A call center in the Philippines has been dramatically raided after innocent Australians lost hundreds of thousands of dollars in a high-level pension scam.
Investigators busted up to 30 operators working at a call center in Metro Manila as they called dozens of unsuspecting Australians hoping they could be duped into handing over their hard-earned super funds.
The scammers from the bogus ‘ASAL Group’ operated by reading victims a detailed script promising better returns on their super and by ‘cloning’ the details of a legitimate business owned by finance firm AMP.
Victims were told to ‘check out’ a professional website, where others went as far as depositing money into an apparently legitimate ANZ account, ABC’s 7:30 reports.
The scammers, sitting in cubicles with headsets, would gather information about their victims by asking questions about their lifestyles and spending habits.
One unfortunate victim was Rob Wade, whose own daughter was also almost caught up in the same cruel scam. The Queensland builder lost $200,000.
A call center in the Philippines has been dramatically raided after innocent Australians lost hundreds of thousands of dollars in a high-level pension scam (pictured)
Speaking to the ABC, Mr Wade said he only realized he might have been defrauded six weeks after transferring the large sum into an ANZ account which was actually run by the fraudsters.
He said he was contacted by a phone number with a NSW area code and spoke to a scammer called Justin, who he said had an Australian accent.
Justin, who Mr Wade said had extensive knowledge of super funds, recommended the developer switch to a ‘high performance product’ they used with Morgan Stanley, a well-known US investment and finance firm.
However, Wade’s hard-earned dollars would never reach the superior ‘self-managed super fund’ that Justin and his colleague had raved about.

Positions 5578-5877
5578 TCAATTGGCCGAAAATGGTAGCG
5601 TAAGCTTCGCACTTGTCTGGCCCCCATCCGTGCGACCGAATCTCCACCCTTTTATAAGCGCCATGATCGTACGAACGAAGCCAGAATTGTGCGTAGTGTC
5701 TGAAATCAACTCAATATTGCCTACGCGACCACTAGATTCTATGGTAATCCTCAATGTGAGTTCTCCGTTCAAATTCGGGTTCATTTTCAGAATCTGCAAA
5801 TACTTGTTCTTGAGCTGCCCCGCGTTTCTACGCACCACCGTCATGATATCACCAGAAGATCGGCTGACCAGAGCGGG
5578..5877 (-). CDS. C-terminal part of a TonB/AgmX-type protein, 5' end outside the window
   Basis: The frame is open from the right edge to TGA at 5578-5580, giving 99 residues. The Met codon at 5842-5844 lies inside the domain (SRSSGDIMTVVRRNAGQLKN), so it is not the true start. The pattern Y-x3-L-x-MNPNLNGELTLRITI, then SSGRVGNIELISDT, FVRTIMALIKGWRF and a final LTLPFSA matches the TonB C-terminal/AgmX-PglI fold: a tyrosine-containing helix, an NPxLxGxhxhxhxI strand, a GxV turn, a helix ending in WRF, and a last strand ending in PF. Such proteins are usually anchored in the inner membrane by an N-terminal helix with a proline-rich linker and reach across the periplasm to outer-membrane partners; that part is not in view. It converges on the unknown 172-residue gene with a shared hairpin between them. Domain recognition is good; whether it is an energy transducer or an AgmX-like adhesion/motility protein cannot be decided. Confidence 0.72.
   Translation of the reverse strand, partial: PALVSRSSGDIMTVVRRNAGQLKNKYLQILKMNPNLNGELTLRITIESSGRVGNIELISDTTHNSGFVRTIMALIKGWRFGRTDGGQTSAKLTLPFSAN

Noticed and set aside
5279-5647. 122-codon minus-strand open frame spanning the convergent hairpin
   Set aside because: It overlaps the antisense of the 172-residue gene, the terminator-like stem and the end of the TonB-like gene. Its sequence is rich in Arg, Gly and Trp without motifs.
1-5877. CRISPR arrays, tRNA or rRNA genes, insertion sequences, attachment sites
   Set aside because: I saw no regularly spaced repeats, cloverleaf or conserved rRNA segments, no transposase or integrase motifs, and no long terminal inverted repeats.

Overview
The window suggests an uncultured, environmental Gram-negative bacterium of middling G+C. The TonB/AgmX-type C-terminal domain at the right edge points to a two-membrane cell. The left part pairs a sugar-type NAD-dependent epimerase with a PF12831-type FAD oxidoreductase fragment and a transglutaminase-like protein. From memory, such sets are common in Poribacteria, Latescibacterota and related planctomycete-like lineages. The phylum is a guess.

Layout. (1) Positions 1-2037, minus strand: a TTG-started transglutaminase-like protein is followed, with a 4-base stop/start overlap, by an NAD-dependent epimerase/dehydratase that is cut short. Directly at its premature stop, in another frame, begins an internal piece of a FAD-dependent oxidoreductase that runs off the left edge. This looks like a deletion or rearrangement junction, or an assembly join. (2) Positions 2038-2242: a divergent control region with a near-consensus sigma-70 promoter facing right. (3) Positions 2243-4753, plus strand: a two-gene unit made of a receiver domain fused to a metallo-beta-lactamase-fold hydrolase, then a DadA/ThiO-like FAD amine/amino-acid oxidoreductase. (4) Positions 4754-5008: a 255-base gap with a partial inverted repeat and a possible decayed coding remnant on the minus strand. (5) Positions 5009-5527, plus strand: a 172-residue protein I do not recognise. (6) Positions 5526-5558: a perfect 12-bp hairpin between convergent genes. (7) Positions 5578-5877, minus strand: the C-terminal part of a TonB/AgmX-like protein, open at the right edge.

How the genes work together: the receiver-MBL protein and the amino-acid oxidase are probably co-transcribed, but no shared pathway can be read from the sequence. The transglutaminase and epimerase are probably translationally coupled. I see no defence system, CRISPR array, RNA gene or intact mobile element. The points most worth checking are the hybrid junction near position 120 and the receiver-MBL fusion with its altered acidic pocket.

‘When I actually got the bank account details that we were supposed to transfer the money to, I thought it was an Australian bank, ANZ. It can’t be a scam, Mr Wade said.
‘They actually provided me with an app and you can see everything on the app, what was going on, showed me what the money was doing.’
His daughter, Rebecca, believes she was also victimized by the scammers.
She had considered switching to ASAL Group but this was flagged by her fund AMP, who asked if she had completed a rollover form.
Ms Wade now believes the form was forged by the fake financial planners and feels grateful she was not left in the same predicament as her father.
“I felt physically sick just knowing that thankfully my super fund had been stopped … but my parents’ entire super fund had been taken,” she said.
The scammers, sitting in cubicles with headsets, would gather information about their victims by asking them questions about their lifestyles and spending habits (pictured, raid)
A third victim, Louie Rinaldi, lost hundreds of thousands of dollars.
Like Mr Wade, he made an effort to carry out his own detailed checks but still had his money stolen shortly after it was transferred to the ANZ account.
Sir. Rinaldi said a Victorian police detective said his money was likely moved either overseas or converted to cryptocurrency in just 24 hours.
‘Some people could say it was my fault. I obviously sent that money,’ he said.
‘But I was obviously cheated, and I was cheated by some very, very, very smart people who have a lot of resources behind them.’
In a statement, ANZ said the matter had been reported to Victoria Police after the institution became aware of ASAL Group fraud.
Up to six Australians have fallen victim to the scam and Ken Gamble, the head of private intelligence firm IFW Global, traveled to Manila to oversee the raid and represent the six whose lives had been ruined by scammers.
He and armed officers from the Philippine National Police Anti-Cybercrime Group witnessed the search warrant with material from seized computers that are still being investigated, along with the roles of up to 30 phone operators.
Louie Rinaldi (pictured) lost hundreds of thousands of dollars in the pension scam
After the raid, officers visited the home of a British man living in Manila who is said to be involved in running the call centre.
No charges have been brought against him or any of the phone operators, but their role in scams targeting Australians will continue to be investigated.
A spokesman for AMP told the ABC: ‘We are sorry to hear the experience of people who fell victim to this scam.’
“Of the five AMP customers who were victims of the scam, AMP was able to recover or refund funds for all but one,” they said.
“In cases where people are concerned that they may have been defrauded, it is vital to contact their financial institution as soon as possible to increase the chances of funds being recovered.”